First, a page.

Hidden Travel Costs and How to Avoid Them

hidden travel costs
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Summer’s around the corner, the kids are out of school, it’s almost vacation time! Planning for a trip can be fun. Between the dozens of activities and excursions available for you and the family to the all-inclusive bar and spa treatments, your excitement starts to grow.

However, the anticipation of planning a vacation can often lead to some not-so-exciting hidden travel costs.The initial sticker price of the trip can grow exponentially after adding the excursions, baggage fees, and last-minute knick-knacks. It turns out the all-inclusive resort forgot to mention the service fee, the kids left their hats on the porch, and your sister has a fever (and left the medicine at home).

Before pulling out the credit card or having a complete meltdown (you just got here! Save the drama for day 3) take a deep breath; because you are prepared – you’ve already read our guide on uncovering those hidden travel costs.

These 7 tips and tricks will save you hundreds both before and during your vacation. Have any tips or your own? Let us know in the comments below!

1. Baggage and Airline Fees

Ugh. Airlines. What happened to the glamorous airborne lifestyle of the 60’s? Most airline corporations have traded the platform boots and mod stewardess wear for lawn chairs and peanuts. Some airlines are more tolerable than others. Before going for the lowest ticket price, make sure to look for hidden baggage and check-in fees.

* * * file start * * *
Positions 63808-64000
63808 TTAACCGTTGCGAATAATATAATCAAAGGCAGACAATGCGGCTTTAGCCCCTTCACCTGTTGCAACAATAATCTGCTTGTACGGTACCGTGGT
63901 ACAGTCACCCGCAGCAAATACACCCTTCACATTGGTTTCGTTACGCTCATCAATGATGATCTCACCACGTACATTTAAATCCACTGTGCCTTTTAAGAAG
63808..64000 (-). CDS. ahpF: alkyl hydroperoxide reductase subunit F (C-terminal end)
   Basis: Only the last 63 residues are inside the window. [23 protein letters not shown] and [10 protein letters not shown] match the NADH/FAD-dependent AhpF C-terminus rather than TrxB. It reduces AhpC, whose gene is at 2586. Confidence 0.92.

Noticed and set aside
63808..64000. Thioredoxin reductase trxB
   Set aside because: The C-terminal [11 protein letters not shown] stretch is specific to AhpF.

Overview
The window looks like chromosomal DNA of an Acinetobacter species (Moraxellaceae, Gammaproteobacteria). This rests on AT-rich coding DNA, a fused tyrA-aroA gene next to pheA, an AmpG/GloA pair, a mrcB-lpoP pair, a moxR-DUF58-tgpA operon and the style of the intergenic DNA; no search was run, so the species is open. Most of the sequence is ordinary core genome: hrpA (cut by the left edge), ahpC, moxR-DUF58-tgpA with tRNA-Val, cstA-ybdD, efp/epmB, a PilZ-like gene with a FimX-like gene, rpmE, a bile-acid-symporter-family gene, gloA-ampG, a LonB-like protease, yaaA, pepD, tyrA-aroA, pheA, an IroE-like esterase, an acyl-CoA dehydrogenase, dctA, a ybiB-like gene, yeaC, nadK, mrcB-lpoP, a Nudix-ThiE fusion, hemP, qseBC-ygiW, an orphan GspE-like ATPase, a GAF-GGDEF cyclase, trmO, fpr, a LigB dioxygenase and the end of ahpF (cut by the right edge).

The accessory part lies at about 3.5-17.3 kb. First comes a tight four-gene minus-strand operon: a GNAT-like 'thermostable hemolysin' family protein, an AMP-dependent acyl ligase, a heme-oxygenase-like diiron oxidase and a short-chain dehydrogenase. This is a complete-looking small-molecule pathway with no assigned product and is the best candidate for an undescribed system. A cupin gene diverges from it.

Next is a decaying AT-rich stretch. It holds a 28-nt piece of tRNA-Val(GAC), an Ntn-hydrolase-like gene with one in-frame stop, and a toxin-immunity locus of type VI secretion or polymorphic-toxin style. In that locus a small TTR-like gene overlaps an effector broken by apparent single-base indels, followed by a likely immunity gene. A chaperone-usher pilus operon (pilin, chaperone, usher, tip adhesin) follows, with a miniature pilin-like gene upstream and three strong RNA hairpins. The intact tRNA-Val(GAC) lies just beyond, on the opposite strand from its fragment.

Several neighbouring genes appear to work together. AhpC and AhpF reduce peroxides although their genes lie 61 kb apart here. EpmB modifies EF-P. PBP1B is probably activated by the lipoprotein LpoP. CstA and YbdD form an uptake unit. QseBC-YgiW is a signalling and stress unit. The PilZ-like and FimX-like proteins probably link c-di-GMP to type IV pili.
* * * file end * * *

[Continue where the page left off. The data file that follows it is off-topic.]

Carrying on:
These will vary per airline. Some airlines allow for one checked bag or carry on; some will charge you extra at the online checkout or in-person check-in. If you are unsure, give the airline a call. Make sure to write down the representative’s name, if there are disputes at the counter you want to have documentation of the information provided.

Most flight attendants make you purchase the in-flight add-on before indulging, but ask if you are unsure if something is free. Most airlines offer a small snack at beverages at no additional charge.

2. Roaming Charges

Determine if you will need cell phone service before you head out. Ask the hotel if they provide free Wi-Fi. While many resorts have this option, it may not have the best reception. If data is essential, plan ahead. You can purchase a SIM card to use abroad, or use a temporary phone while on site.

Some (not many) cell providers allow for usage overseas, but the majority of the carriers will charge an arm and a leg. Turn the data off (you can keep it in airplane mode) before you land, even a few minutes overseas can add up.

3. Tipping

Tipping is common practice in the hospitality industry. If tipping is not common in your home country (and even if it is) make sure to plan to do so during your vacation. Even all-inclusive resorts (yes, even the ones that say they include the tip already) place emphasis on the tipping culture. Even if your hotel insists tipping is not required, plan for it.

Anything you do outside of the resort including excursions, dining, and professional photographs, will expect a tip. Like it or not, it is part of the hospitality culture, and it to be expected during most vacation events.

4. Port Fees and Taxes